Guidance on Starting a Business
Starting a business can look like an impossible task, and it is easy to feel overwhelmed with all you need to do. How do you take an idea and bring it to life? We’ve got your back in this easy five-step guide. We’ll be covering marketing to finance, branding, and taxes. We’ll walk you through finding grants and applying for permits and licenses.
1. Market research
The first step to starting a business is market research. It would help if you had an idea of your business’s potential and demand in the market. Remember that a successful business solves a problem for the customer. Knowing your market will let you know whether there is a window of opportunity for your idea.
How can you establish whether your idea fulfills a need or whether the market is saturated? Start by reaching out to your potential customers and getting their feedback. These could be friends, family, Instagram users, or even Facebook.Target your customers by using the U.S. Census Bureau’s information on customers’ spending. Check out the U.S. Bureau of Economic Analysis to understand where and how they spend their money. Also, tap into various online resources that provide government data on potential customers and their markets, employment, or trade statistics.
2. Prepare Your Business Plan
A business plan is your roadmap to starting a business and your calling card when pitching to potential investors or banks.
The business plan explains your concept and target audience and reflects your market research into the sector. It outlines the company’s mission statement and analyzes trends that might affect the business. Furthermore, it maps budgets, financial projections, and funding requests for the banks.
However, banks or financial institutions are not the only financing options available. Take advantage of many government grants for small businesses set up to help small businesses launch, develop or grow. Grants have an advantage over business loans as you do not need to repay the money. There are hundreds of grants available from local, state, and federal governments to bring your idea to life.
The business plan also presents your company’s legal framework. Research your options carefully for the best business structure for your idea. If starting alone, you can set up a sole proprietorship, where you and the company are one for tax and debt purposes. A limited liability company, or LLC, offers protection from debts but requires a registered agent. Similarly, a corporation protects you from business debts but has different tax brackets.
This brings us to the next point: taxes.
3. Register With the Government and the IRS
Once you decide on your business structure, the next step is to register the business with the government. Small businesses can register the business name with the local or state government. However, LLCs, non-profit corporations, corporations, and partnerships must register. There are instances where you do not need to register, but you might miss out on tax benefits.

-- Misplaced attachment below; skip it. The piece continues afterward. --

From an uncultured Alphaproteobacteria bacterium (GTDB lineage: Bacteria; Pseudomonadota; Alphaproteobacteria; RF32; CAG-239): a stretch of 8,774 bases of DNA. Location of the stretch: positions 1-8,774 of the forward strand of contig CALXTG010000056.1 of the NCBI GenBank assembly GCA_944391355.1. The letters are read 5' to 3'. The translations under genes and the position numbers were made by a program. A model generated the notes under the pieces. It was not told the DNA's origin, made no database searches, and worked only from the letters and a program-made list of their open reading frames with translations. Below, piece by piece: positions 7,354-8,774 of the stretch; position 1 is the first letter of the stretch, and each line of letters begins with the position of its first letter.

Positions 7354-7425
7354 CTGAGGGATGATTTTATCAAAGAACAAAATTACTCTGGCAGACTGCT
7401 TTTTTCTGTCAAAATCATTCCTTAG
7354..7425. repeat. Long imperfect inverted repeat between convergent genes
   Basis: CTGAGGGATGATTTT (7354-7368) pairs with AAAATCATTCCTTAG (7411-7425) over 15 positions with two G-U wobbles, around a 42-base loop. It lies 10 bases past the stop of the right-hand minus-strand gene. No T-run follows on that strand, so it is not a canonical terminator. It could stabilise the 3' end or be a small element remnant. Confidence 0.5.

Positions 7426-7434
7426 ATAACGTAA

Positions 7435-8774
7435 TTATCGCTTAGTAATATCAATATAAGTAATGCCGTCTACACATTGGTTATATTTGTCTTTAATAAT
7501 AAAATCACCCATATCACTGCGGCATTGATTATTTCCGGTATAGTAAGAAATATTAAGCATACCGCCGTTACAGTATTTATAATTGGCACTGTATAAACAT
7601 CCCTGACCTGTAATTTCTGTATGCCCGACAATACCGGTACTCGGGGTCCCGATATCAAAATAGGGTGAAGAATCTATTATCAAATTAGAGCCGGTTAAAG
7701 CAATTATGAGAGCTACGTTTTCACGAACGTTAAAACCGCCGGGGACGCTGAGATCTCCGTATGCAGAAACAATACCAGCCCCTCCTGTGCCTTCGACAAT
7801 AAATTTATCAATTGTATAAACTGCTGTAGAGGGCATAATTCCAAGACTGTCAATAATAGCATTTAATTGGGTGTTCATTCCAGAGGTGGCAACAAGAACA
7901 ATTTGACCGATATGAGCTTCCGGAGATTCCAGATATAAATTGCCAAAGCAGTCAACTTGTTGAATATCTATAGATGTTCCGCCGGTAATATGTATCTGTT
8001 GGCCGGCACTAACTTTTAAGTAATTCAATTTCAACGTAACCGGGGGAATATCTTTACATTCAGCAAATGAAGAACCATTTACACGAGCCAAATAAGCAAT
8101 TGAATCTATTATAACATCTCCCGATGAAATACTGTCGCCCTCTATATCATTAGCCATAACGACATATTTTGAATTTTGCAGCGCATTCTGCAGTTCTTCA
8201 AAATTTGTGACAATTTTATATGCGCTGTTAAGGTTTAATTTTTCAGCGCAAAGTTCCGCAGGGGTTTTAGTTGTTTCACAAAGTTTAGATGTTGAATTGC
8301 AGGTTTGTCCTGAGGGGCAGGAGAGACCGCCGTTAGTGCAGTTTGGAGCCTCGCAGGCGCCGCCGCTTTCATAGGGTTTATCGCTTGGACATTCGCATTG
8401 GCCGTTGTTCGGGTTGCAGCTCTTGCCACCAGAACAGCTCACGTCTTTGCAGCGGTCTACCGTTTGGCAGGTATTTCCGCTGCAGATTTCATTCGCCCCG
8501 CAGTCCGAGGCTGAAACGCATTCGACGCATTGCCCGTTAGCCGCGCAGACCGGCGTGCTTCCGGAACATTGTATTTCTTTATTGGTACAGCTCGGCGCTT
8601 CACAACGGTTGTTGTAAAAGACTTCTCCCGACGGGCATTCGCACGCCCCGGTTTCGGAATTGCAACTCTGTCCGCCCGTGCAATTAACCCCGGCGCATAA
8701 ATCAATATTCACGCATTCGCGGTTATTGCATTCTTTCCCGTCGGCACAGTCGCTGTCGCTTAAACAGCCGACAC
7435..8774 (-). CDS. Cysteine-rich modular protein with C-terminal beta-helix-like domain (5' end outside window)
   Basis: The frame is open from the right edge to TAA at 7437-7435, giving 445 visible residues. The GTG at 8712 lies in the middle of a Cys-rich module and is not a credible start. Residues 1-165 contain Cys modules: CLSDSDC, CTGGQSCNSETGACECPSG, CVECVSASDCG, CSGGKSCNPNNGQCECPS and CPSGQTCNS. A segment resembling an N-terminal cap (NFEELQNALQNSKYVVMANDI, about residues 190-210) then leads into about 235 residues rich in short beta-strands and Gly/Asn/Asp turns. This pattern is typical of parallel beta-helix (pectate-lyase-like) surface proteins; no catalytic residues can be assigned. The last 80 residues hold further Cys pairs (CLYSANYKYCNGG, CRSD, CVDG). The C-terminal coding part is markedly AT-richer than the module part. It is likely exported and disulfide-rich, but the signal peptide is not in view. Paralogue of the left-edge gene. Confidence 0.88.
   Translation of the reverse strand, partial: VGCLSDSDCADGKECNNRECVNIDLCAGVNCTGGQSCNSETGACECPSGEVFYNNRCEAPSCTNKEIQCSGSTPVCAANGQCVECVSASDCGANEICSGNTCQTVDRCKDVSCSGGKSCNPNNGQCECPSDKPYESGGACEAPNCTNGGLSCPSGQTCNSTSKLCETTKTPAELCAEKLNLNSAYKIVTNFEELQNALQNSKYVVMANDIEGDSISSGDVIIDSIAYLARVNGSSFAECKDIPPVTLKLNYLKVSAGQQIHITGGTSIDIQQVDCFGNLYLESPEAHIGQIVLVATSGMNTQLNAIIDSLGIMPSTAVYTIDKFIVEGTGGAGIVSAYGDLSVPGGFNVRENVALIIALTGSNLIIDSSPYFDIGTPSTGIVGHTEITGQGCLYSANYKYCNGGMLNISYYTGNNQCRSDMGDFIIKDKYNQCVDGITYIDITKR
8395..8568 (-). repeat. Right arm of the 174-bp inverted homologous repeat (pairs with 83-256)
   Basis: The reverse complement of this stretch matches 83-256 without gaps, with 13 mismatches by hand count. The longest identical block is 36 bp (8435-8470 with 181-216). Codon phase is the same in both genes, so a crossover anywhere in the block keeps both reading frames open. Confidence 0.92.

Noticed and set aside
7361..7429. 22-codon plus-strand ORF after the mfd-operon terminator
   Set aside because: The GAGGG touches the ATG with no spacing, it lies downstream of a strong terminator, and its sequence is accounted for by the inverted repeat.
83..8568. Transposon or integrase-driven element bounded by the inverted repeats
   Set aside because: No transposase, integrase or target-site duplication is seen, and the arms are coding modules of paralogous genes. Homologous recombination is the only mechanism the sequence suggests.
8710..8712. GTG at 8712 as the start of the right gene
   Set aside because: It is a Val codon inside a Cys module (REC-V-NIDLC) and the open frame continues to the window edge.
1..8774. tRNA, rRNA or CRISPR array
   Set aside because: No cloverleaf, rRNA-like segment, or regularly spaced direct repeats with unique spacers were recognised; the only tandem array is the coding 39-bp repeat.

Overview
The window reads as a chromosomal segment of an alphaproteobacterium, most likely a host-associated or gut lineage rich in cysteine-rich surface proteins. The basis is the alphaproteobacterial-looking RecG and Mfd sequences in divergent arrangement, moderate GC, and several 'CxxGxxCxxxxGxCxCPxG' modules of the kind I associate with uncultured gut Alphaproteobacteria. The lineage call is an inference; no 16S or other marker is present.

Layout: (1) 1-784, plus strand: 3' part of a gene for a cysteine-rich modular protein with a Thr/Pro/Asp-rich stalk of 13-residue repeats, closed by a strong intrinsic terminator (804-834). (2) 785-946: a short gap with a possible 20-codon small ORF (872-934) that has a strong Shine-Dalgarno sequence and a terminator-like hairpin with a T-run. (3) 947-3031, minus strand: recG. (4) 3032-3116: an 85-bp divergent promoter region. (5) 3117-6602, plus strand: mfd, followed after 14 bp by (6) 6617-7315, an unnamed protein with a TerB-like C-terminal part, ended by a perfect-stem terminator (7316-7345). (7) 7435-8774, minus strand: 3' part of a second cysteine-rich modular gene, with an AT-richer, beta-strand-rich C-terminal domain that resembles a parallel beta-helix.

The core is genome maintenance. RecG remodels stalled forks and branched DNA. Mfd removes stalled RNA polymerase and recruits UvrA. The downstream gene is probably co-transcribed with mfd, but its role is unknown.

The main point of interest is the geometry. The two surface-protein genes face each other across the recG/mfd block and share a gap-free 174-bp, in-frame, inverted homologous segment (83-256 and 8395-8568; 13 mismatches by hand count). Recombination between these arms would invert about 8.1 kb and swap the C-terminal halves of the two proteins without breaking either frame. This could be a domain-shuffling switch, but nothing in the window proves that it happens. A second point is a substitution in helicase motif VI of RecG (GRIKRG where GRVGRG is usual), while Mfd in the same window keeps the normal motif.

File for your federal employer identification number with the Internal Revenue Service. You will use this number to pay taxes, open a business bank account and apply for permits. It is free, and you will receive it within a few minutes.
Also, find an accountant or bookkeeper to guide you through the process and keep in line with the government’s tax requirements.
4. Apply for Licences and Permits
How do you know whether to apply for a permit when starting a business? You can quickly check the U.S. Small Businesses Agency website. It lists business activities that need to register with either state or federal agencies. The website also guides you to the relevant agency, where you can check the requirements and fees for the permit.
Check your state’s website to see what local permits and licenses you need.
5. Choose Your Business’s Name and Logo
This is the phase where many new business owners get stuck. Think of a name that is easy to remember and reflects your brand. Remember, the simpler, the better. The most effective business names and logos are the ones that stick in the customer’s memory. Do not choose a name that is similar to an existing one.
Once you choose the logo and name, file a request with the U.S. Patent and Trademark Office to register them. You can also use the website to search for anything similar to your idea.
Three Tips for Newbie Business Owners
Don’t Overthink. Start.
It is easy to get stuck and overthink the process. If you feel that your idea can work, get cracking on it. Research your market, speak to your friends, reach out to the bank to sound out what they think. Don’t wait to tick all the boxes before starting. Take action, even if it is small steps.
Ask for Help
You don’t need to do it alone. Take advantage of a free mentoring system offered by the U.S. government. You can find businesses in your area and speak to them about your problems. They will guide you and give advice based on their experience.
Ensure Your Business
Filing for business insurance might seem like an extra expense, especially initially. However, it will protect you against liability damage, lawsuits, or other problems. You might not need it, but it’s good to have that peace of mind.
These five steps and three tips provide a solid framework for starting your business. Following these steps will cover the groundwork you need and take you in the right direction. There are many free resources with valuable information to help you make the right decisions.
It is easy to feel disheartened but keep in mind that all companies, including multinationals, started small.